<p>Storm clouds gather over Nushagak Bay, where a tempest is raging over the proposed Pebble mine. Fishermen say it could ruin salmon runs. Mine owners promise jobs and an infusion of money.</p>

Storm clouds gather over Nushagak Bay, where a tempest is raging over the proposed Pebble mine. Fishermen say it could ruin salmon runs. Mine owners promise jobs and an infusion of money.

Alaska's Choice: Salmon or Gold

If built, a huge mine would transform Alaska’s Bristol Bay region, possibly jeopardizing the world’s richest sockeye salmon fishery.

All that the American West once was, Alaska still is. Abounding with natural marvels and largely untouched by human ambition, it strikes the newcomer as a land of endless prospect, an impression vividly reinforced from the passenger seat of a low-flying Cessna 180. Rick Halford, a bush pilot and former Republican state legislator, is showing me a piece of Alaska tucked between national parks and other protected lands about 250 miles southwest of Anchorage: the heart of the Bristol Bay watershed. Never was the term more meaningful. In every direction the dominant feature of the landscape, the element that binds everything together, is water. Within this 40,000-square-mile area are nine major rivers fed by dozens of tributaries that sometimes resemble stiff tree branches, sometimes sinuous arteries. Here are ponds so great in number and whimsical of shape they call to mind a crowded Joan Miró canvas stretching to the horizon. In more places than not, the water table lies near the surface, producing seeps and springs, continually recharging the spongelike tundra. This is a wet place indeed.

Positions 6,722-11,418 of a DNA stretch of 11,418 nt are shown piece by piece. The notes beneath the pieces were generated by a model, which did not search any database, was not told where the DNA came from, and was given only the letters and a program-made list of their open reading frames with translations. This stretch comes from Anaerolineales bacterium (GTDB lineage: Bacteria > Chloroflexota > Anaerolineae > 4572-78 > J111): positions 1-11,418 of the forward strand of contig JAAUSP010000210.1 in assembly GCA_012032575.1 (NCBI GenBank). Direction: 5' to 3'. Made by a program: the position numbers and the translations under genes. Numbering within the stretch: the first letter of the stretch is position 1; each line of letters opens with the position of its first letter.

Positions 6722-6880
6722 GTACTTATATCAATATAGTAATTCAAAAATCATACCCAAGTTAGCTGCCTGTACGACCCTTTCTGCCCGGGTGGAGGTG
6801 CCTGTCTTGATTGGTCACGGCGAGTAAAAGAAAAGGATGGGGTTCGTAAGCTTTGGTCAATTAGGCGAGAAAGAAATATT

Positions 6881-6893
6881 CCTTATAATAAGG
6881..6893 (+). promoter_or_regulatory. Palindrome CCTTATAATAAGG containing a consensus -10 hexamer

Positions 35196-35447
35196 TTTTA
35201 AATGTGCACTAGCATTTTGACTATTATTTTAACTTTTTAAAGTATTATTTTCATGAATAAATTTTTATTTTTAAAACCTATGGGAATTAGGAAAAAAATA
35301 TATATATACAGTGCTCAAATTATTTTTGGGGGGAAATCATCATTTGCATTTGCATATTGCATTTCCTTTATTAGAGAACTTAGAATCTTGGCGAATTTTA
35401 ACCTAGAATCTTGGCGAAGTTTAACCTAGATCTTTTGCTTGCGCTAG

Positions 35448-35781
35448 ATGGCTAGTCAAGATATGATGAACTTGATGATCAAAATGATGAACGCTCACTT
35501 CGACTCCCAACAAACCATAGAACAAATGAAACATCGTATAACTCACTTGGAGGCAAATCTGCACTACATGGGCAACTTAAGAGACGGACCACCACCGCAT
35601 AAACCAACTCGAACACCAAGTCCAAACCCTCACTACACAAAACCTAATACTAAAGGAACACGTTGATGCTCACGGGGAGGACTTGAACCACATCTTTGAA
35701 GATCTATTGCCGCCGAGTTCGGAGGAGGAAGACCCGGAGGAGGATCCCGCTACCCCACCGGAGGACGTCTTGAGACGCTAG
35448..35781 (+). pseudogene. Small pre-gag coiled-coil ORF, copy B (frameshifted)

We fly upstream, following the Nushagak River toward its source, passing braided stretches where it is joined by the Wood, Iowithla, and Kokwok. Far to the right, the west end of Iliamna Lake, Alaska's largest, comes into view. Aside from a few scattered villages and the plane's fleeting shadow, no human signs are visible. No dams, no deforestation, no highways, housing divisions, or power plants. That this place is mostly undeveloped helps explain why it is home to the world's largest sockeye salmon runs and one of North America's largest chinook, or king, salmon runs, to say nothing of the trophy rainbow trout and grayling and other species that flourish here.

We near our destination, the locus of the toughest dilemma this uncommonly pristine and biologically productive region has ever faced. "Here it is," Halford says, "the spot where streams drain in three directions." From this hilly expanse north of Iliamna Lake, the Chulitna River flows east into Lake Clark, heart of the Lake Clark National Park and Preserve. The South and North Forks of the Koktuli River meander northwest into the Mulchatna River, which feeds the Nushagak, and Upper Talarik Creek tumbles south into Iliamna Lake, which empties into the Kvichak River, which, like the Nushagak, eventually reaches Bristol Bay. Every summer, during a period lasting a few weeks, 30 to 40 million adult sockeye return to the bay. Driven by an ancient and unforgiving imperative, they swim against the shallow currents of these rivers up to their headwaters to spawn and die so that their kind may endure.

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